• Pure Lust - Featuring Sony's Plasmatron TV, U.S. Robotics' Conference Link C51000 speakerphone, Fieldworks' rugged laptops that can withstand 100G shocks and temps from 5 degrees F to 122 degrees F, Ricochet modem (sort of an early wi-fi technology), the Roland Personal Drum Assistant, Sharp's Zaurus ZR-5800FX PDA, Panasonic's new CF-62 laptop featuring a PD rewriteable optical drive, Panasonic's KX-P5600 printer/scanner/copier, and Zenith's HomeWorks Universal Cable modem (4Mbps internet!).

  • 12-Step Program - A 12-step tutorial for creating a web page.


  • 200MHz Monsters in 3D - A look at the latest and fastest 200MHz computers from major vendors. Computers previewed include 1.) IBM Aptiva C77 featuring a built-in ATI 3D Rage video chip, 32MB of EDO RAM, 3.2GB EIDE hard drive, Hitachi CDR-7930 8x CD-ROM drive, and a mWave based Dolphin sound card/modem. 3) Compaq Presario 8710 featuring S3's ViRGE (on motherboard) and PowerVR card, 32MB of EDO RAM, an STB sound card, 2.5GB EIDE hard drive, 8x CD-ROM drive, and 33.6 modem. 3) NEC Power Player 2001 featuring ATI 3D Rage + 3Dfx Voodoo, 32MB EDO RAM, 3.2GB EIDE hard drive, built-in Yamaha OPL4 sound, 33.6 modem, and NEC MultiSpin 6x4 CD-ROM changer. All feature the 200MHz Pentium and come in at the $3200 to $3400 price range.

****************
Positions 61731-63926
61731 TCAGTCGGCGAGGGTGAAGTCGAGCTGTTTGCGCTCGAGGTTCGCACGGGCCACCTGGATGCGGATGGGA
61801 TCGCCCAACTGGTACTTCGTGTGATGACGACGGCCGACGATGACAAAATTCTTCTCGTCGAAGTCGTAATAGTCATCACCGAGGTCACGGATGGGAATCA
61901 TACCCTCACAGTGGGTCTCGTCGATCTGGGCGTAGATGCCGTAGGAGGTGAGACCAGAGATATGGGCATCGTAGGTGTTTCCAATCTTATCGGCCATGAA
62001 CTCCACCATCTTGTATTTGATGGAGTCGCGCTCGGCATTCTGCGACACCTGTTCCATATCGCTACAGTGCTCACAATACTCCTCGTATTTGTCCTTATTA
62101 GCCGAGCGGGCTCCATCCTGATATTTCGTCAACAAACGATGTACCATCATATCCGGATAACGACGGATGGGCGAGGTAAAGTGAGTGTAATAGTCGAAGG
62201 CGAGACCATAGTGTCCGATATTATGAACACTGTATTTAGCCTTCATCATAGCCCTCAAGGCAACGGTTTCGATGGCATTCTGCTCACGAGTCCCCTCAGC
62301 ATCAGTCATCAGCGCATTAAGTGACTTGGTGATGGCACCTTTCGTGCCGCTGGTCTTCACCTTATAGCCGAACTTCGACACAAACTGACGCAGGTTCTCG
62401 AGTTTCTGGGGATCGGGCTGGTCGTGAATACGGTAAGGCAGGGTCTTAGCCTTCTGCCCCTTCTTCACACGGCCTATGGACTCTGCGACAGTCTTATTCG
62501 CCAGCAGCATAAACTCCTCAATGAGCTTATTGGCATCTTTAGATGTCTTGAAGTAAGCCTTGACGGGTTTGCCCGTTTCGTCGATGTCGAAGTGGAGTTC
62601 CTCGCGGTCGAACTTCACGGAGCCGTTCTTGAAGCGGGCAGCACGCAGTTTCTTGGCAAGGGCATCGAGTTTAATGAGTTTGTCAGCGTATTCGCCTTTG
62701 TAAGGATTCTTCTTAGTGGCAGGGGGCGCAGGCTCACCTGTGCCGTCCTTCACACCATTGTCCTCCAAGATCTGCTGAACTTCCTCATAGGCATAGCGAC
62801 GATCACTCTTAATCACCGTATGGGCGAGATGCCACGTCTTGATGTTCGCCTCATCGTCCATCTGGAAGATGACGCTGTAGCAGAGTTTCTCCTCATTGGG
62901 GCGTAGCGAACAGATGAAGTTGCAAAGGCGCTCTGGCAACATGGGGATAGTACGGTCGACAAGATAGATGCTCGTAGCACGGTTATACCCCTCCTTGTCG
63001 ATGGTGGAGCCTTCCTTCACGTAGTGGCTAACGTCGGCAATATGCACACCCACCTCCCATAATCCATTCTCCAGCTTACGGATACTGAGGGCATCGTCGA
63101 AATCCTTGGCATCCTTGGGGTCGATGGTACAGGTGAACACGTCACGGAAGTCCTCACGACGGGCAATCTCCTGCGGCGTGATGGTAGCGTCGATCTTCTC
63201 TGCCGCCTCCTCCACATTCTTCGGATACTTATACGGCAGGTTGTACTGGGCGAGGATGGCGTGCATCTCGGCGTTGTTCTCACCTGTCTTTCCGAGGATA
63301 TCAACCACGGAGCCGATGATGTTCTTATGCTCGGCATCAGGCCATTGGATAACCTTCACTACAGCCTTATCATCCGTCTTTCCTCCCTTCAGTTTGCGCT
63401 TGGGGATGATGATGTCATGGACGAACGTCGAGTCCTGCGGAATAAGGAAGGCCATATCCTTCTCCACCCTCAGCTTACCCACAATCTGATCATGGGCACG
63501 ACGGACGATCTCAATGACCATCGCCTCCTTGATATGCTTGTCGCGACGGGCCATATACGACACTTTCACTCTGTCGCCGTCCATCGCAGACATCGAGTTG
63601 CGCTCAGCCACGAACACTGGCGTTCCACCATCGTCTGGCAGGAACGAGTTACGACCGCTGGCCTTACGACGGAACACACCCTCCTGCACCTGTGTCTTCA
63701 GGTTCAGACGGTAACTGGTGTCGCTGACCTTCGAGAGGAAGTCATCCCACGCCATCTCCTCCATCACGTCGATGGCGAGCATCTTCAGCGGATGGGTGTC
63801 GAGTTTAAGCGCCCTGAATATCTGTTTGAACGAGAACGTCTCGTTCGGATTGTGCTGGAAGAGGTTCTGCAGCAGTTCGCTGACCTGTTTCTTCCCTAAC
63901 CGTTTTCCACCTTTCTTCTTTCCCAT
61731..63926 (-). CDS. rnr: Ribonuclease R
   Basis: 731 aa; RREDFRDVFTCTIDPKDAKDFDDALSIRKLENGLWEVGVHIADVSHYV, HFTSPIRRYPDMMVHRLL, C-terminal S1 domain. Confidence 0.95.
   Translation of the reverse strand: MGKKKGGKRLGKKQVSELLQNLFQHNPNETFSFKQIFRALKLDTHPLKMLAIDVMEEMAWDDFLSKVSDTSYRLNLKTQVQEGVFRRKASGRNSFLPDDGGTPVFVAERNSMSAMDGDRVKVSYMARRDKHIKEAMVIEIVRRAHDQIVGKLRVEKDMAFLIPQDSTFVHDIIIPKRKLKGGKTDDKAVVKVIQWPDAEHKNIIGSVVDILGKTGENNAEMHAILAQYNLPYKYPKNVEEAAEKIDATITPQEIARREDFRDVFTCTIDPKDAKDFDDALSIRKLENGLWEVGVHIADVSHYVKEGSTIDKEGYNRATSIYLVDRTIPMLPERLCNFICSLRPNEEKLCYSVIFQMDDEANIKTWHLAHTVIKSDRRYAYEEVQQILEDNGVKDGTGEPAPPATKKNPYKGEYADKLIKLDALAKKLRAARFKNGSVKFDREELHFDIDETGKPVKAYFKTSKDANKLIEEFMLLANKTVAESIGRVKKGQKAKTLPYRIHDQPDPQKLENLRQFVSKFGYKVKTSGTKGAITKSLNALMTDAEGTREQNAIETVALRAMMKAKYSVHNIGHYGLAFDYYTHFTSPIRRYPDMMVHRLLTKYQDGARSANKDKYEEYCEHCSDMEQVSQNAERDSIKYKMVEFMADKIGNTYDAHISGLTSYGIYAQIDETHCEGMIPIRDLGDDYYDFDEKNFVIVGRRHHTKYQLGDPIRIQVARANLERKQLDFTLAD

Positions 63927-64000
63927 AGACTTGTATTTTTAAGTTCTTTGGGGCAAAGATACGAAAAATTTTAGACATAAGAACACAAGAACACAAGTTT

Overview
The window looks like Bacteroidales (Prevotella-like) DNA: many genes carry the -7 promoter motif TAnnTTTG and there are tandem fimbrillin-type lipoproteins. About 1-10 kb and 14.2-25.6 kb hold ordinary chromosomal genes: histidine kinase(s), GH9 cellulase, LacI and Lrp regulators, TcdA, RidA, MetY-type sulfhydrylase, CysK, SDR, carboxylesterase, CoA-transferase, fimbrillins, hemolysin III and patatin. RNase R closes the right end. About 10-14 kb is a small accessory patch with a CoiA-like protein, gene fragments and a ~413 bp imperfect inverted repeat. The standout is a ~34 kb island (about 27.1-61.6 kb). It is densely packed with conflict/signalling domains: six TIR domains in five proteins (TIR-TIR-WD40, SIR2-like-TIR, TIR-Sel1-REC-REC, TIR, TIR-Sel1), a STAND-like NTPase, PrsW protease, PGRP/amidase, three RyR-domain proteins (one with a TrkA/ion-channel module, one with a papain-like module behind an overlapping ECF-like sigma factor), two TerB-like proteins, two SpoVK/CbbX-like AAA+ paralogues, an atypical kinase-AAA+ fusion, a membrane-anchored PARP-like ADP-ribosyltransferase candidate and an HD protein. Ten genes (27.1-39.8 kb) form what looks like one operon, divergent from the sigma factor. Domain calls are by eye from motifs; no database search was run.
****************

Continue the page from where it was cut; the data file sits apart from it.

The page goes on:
• The $5K Dream Machine - Building a Dream Machine would become an annual event for boot and later Maximum PC. Though some Dream Machines have been more achievable than others. This one features a Supermicro P55-T2S motherboard w/ 512k pipelined burst cache, an Intel Pentium 200MHz CPU, 32MB of EDO RAM, Nanao T2-17TS monitor, Matrox MGA Millennium w/ 4MB, Adaptec 3940UW SCSI adapter, Quantum Atlas XP32150W hard drive, Toshiba TO3701 CD-ROM, Epson Zip drive, Sound Blaster AWE32 PnP, Altec Lansing ACS300.1 Speakers, and various accessories.

Back cover of the August/September 1996 issue of boot (continued)